PW: I don’t think there are main differences as far as consumers are concerned. People who appreciate quality and well made instruments live everywhere. The individual market size, though and the number of people who can afford high quality, more expensive instruments, are mainly a question of disposable income, which has traditionally been higher in the US, Europe and Japan.

GC: Working side by side with Joe for so many years what were your PRS days like?

PW: Between 1997 and 2003 (Peter moved to the US in July 2003), I was going back and forth. I would be in town for several weeks or months at a time and then go back to Europe or travel to other parts of the World to find potential distributors and dealers, and create substantial relationships. 
Joe and I were part of PRS’ senior executive team and worked together closely on different projects, and eventually we became friends and hung out whenever I was in town. We would attend trade shows together and travel the World to promote sales. We also started clinics and seminars, in which Joe would carve guitars and talk about every aspect of designing and building instruments. I learned a lot about guitar making from him, and he probably learned a few things from me as well. We have a similar approach when it comes to working with people.  

GC: Since the launch of Knaggs in 2010, we’ve seen Knaggs grow exponentially from the expansion of the product line, artists, and dealers. It takes some luthiers 10 plus years to get to where you have taken Knaggs in only 2 short years. Can you elaborate on the secret sauce here without giving away your recipe?

PW: It always starts with a vision. Joe’s vision was to design and create his own line of instruments and focus on his preferences and ideas. As a designer and builder- as an artist- at some point you want to sign your own paintings. I have worked with most high-end guitar makers of our time in the past decades. Joe is certainly one of the best. He’s totally hands on, can do it all and is involved in every aspect of creating and building great instruments. He is also humble, moderate and easy going, which always helps.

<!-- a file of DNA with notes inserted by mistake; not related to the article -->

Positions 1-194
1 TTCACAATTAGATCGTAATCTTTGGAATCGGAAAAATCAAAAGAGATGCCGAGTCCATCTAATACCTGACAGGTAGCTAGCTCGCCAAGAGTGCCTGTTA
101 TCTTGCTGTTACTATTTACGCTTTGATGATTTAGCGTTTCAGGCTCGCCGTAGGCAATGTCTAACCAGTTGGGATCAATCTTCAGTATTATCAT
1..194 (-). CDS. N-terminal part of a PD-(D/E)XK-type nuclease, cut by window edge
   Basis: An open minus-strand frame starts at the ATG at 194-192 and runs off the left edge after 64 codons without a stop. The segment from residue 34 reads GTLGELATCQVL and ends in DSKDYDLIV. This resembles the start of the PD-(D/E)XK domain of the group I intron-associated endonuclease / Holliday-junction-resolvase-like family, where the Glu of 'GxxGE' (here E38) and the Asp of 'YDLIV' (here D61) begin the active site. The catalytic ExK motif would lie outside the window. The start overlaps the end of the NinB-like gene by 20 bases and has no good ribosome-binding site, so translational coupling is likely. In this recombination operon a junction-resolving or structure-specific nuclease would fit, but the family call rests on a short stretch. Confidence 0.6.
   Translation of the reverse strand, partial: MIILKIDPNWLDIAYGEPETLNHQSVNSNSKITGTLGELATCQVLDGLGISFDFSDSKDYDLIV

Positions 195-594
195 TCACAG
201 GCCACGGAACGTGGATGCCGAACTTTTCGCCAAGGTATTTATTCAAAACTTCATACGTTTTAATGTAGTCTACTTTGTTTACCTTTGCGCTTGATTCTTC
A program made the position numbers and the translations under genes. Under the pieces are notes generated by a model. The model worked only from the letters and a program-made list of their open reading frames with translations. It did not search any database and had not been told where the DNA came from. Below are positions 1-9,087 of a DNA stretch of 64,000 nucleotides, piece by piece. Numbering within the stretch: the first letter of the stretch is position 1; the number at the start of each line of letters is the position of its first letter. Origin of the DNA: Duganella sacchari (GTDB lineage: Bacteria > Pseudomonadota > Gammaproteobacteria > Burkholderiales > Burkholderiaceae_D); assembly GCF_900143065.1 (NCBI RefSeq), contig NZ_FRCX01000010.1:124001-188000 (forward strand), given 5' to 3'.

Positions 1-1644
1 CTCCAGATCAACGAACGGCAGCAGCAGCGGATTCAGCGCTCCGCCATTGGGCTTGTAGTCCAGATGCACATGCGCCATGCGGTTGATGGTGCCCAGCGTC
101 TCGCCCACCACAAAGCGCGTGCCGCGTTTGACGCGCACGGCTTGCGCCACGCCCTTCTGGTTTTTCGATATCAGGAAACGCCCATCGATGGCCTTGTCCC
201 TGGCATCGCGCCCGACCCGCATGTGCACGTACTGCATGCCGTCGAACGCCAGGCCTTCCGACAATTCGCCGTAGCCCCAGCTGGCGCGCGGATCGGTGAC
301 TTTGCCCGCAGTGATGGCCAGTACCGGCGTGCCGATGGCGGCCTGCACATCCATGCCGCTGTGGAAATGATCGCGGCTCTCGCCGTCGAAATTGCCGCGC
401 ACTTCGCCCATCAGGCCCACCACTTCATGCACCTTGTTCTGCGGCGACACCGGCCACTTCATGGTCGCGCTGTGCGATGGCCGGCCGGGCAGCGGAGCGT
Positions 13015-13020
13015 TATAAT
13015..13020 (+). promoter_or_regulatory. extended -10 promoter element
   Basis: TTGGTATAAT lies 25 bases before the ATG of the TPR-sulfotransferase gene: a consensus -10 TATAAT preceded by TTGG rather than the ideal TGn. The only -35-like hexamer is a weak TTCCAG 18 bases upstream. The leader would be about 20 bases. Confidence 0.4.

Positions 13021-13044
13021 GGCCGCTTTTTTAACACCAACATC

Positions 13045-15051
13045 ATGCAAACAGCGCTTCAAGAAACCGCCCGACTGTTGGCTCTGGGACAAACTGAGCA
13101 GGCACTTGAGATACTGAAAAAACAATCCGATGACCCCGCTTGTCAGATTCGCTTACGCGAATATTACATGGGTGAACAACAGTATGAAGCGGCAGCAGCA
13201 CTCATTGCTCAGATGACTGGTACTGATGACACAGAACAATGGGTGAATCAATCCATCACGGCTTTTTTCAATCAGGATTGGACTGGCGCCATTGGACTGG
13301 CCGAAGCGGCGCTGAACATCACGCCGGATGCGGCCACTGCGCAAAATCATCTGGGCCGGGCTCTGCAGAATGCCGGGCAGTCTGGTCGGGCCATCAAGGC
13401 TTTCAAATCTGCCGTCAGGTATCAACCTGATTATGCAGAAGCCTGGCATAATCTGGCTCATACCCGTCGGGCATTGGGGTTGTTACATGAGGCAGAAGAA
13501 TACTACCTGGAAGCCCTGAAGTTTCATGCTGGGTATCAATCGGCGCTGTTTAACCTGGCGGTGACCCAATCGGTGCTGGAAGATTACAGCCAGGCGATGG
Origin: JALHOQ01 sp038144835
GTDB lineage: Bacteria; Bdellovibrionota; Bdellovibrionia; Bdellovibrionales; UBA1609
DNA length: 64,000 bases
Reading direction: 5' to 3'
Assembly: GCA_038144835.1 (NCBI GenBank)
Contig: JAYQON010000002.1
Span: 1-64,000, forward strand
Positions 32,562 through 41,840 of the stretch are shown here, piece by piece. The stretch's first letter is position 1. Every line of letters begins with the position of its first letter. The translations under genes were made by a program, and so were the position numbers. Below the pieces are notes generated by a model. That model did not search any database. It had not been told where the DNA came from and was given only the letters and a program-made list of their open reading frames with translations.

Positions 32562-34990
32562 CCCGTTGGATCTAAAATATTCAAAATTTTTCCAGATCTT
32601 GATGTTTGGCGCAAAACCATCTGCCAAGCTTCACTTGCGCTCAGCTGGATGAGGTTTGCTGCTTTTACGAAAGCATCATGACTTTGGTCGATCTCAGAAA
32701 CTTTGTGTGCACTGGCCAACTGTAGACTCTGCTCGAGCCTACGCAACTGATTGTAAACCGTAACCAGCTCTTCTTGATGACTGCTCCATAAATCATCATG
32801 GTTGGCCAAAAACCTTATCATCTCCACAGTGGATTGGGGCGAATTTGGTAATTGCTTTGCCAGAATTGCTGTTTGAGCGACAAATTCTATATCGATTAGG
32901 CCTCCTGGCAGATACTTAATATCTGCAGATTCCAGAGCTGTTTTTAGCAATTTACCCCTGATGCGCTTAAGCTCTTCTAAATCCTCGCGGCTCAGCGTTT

My vision was and is to making Knaggs Guitars a respected, honorable and profitable company, to getting our creations out there in working with artists, dealers and distributors, and to build strong relationships with everyone who’s part of the journey.  I like communicating with people on all levels in our industry. The rest is hard work and persistence. 

GC: Speaking of hard work and persistence, What were some of the challenges you and Joe faced when launching Knaggs from the ground up, and how did you overcome them?

PW: We started Knaggs Guitars at the end of 2009, in the midst of a really bad economical climate. I’m not going to talk much about financial institutions, banks and what caused the mayhem. We all know, more or less what happened and how it happened. However, it really affected start-ups and smaller companies. You couldn’t get a loan to save your life. But… we knew good people who were willing to help; who liked and believed in what we had to offer and who wanted to be part of it. They still are part of the tribe and have become good friends and associates in the mean time. Besides financials, literally everything had to be done. We had to find a building, get machines, tools and equipment, purchase wood, materials, build benches, create work space, tables, racks, and everything else you need when you are trying to make guitars. It was a huge undertaking, and Joe and Danny and later Dean and the rest of the team did a phenomenal job in getting it going.